Mumbai residents, authorities clash over demolitions.
Though the Supreme Court deadline for the demolition of 96 illegal flats lapsed on Monday and bulldozers from the Brihanmumbai Municipal Corporation (BMC) and police arrived on Tuesday morning to carry out the demolitions, residents shut the gates of the compound and fought to save their homes.
Hoping against hope that some kind of solution would come up, even appealing to Chief Minister Prithviraj Chavan to issue an ordinance though he has decided not to intervene, residents are desperate to try all means to ensure their homes are not demolished. So far only 10 of the 96 illegal flats have been vacated.
They have been fighting a legal battle since 2005 when they first went to court for water supply and regularisation of their flats but were served demolition notices from the civic body for flats above the fifth floor which do not have the mandatory Occupation Certificate from the BMC.
Seven high-rises were constructed at the Campa Cola Compound between 1981 and 1989 and the builders had permission for only five floors but constructed much more. One of the buildings, Midtown, has 20 floors and another Orchid had 17. Now all floors above the fifth floor are to be demolished.
"For nearly 25 years, we have been paying BMC taxes and what was the civic body doing all these years?" asked angry residents.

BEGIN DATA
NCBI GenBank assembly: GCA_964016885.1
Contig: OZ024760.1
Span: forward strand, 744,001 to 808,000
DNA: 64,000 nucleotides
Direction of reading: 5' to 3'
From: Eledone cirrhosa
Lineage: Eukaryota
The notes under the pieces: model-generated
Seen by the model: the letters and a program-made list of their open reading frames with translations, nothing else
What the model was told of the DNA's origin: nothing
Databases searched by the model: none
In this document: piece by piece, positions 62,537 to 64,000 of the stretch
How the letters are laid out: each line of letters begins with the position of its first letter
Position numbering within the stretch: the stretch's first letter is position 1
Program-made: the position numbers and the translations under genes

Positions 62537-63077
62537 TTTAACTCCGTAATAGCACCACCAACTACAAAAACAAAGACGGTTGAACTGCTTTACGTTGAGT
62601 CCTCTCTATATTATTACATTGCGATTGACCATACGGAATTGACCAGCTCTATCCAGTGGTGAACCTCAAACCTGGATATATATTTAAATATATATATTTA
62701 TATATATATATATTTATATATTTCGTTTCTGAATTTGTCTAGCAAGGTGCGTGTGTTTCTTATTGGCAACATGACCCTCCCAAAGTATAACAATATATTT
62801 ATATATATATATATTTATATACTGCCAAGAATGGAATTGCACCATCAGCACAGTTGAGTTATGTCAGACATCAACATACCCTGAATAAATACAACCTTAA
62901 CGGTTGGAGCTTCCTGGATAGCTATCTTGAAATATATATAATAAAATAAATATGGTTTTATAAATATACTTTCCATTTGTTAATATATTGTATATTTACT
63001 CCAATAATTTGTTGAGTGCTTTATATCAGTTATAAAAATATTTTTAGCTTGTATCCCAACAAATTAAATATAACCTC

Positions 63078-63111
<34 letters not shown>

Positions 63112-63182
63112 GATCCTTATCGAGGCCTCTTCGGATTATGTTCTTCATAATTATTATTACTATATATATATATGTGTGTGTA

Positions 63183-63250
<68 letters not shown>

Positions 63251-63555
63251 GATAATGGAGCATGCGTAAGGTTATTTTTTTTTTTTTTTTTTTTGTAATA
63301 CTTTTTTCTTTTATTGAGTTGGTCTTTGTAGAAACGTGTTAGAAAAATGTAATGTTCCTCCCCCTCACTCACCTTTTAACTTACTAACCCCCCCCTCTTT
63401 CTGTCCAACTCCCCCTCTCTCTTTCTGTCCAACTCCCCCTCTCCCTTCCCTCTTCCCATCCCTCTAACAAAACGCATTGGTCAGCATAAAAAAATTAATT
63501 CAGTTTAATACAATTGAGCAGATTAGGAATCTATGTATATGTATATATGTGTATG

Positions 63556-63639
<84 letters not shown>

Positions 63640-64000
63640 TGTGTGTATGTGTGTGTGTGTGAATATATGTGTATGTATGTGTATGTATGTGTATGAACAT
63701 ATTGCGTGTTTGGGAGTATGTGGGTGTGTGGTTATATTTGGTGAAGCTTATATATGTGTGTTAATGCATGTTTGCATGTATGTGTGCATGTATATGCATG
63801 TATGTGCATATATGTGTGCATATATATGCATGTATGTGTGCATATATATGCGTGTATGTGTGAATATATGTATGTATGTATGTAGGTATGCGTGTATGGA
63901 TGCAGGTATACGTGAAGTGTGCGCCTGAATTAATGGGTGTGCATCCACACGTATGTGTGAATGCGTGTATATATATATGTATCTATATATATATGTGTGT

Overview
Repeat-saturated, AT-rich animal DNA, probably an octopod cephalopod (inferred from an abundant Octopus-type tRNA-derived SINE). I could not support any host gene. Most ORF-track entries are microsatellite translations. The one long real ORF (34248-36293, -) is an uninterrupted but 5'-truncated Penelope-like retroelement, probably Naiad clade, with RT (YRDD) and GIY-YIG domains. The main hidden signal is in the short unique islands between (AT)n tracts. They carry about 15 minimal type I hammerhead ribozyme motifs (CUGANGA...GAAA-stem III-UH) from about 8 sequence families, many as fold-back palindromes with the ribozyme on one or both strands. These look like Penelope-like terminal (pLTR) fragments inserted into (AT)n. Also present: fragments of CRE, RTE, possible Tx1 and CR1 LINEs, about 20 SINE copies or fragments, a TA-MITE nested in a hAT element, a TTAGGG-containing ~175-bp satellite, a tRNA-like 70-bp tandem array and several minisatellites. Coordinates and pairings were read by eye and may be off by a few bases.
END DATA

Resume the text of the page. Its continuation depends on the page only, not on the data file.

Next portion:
"We want to honour the Supreme Court ruling but what is the hurry in demolishing what is legally and rightfully ours?"
As the civic squad brought its heavy demolition equipment to disconnect electricity and water supply, residents shut off the gates and stood against the entrance but finally allowed them in, without the bulldozers and equipment. In the commotion that followed, police detained many residents but later released them.
Union Minister and south Mumbai MP Milind Deora said, "It is a very categorical order by the Supreme Court. Chief Minister Prithviraj Chavan has been in favour of supporting residents. He understands the humanitarian aspect involved. But he also knows that there are legalities involved."
A collusion between the builders and local BMC officials led to the flouting of norms and it is felt that they should not go unpunished, the official said. Meanwhile, there are diverse opinions on this issue and one of them is that if the government were to regularise Campa Cola, it would create a precedent for several illegal buildings that have mushroomed in Mumbai.
Other observers said that the affected residents of Campa Cola are not a large vote bank, unlike slum residents who are given alternate homes or rehabilitated elsewhere.
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